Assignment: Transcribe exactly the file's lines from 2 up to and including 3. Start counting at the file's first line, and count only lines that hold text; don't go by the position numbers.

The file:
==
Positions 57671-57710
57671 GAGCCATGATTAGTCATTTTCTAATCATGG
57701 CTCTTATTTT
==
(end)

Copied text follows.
57671 GAGCCATGATTAGTCATTTTCTAATCATGG
57701 CTCTTATTTT